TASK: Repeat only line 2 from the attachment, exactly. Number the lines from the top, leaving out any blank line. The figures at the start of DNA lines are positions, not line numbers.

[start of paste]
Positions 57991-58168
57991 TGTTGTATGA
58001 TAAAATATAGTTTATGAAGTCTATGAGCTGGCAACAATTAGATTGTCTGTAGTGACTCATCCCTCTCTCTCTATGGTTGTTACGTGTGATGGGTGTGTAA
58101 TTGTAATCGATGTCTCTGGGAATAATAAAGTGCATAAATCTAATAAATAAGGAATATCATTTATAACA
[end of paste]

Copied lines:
57991 TGTTGTATGA